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[Theory]
[InlineData("Adobe", "Photoshop", "Adobe Photoshop")]
[InlineData("Visual", "Studio", "Visual Studio")]
[InlineData("Rode", "Podcaster", "Rode Podcaster")]
public void CustomerFullNameReturnsExpected(string firstName, string lastName, string expected)
{
    // Fixture setup
    var customer = new Customer() { FirstName = firstName, LastName = lastName };
    // Exercise system
    var actual = customer.FullName;
    // Verify outcome
    Assert.Equal(expected, actual);
    // Teardown
}

Tests help refine the public API as they are the first consumers

The tests above acts as a clue indicating that the three properties - FirstName, LastName, FullName are related and go hand-in-hand. These tests are a strong indication that these properties can be grouped together into a class and possibly tested separately. We can extract these properties into a Value Object for e.g. Name. I will not go into the implementation details of that, and I hope you can do that you own.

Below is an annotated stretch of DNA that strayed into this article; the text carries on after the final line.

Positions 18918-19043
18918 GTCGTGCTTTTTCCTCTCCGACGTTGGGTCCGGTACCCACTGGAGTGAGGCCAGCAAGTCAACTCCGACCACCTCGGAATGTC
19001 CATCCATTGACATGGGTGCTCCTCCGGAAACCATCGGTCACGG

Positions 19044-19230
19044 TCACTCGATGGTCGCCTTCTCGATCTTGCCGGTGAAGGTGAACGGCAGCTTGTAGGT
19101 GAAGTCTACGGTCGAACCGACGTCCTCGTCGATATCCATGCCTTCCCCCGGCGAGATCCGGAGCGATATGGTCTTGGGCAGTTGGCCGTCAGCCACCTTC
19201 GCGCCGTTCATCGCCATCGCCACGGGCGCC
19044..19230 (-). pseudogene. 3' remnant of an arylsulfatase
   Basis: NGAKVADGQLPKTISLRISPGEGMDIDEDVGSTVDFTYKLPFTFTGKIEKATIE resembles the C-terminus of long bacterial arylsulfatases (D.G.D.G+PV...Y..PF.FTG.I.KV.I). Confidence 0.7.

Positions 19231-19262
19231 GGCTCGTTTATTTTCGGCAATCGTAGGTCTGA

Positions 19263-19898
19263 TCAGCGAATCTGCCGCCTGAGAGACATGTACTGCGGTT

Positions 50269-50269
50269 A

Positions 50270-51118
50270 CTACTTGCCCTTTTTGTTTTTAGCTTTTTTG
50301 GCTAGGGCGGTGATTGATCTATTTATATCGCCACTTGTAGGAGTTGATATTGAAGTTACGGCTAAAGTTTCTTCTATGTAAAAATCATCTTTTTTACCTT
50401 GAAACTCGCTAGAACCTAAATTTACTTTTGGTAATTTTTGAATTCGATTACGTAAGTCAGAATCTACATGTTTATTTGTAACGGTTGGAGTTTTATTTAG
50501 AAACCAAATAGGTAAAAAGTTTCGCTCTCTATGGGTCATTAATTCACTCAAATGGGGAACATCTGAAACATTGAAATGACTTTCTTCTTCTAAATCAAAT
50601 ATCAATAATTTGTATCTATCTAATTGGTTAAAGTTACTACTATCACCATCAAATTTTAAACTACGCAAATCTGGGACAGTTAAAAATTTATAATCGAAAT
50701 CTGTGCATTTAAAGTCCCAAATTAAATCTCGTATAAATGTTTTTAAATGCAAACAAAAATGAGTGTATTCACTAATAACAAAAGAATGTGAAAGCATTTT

The above tests still have a high dependency on the code that it is testing - the constructor. Imagine if we had a lot of such tests that constructs the Consumer class inline in the setup phase. All tests will break if the class constructor changes. We saw in the refactoring to remove constructor dependency how to remove such dependencies and make the tests independent of the constructor dependencies. We can introduce Object Mother or Test Data Builder pattern as mentioned in the article. Optimizing further we can also use AutoFixture to generate test data. Moving into these patterns or AutoFixture brings in an added benefit as well; the rest of properties on the Customer class also gets populated by default.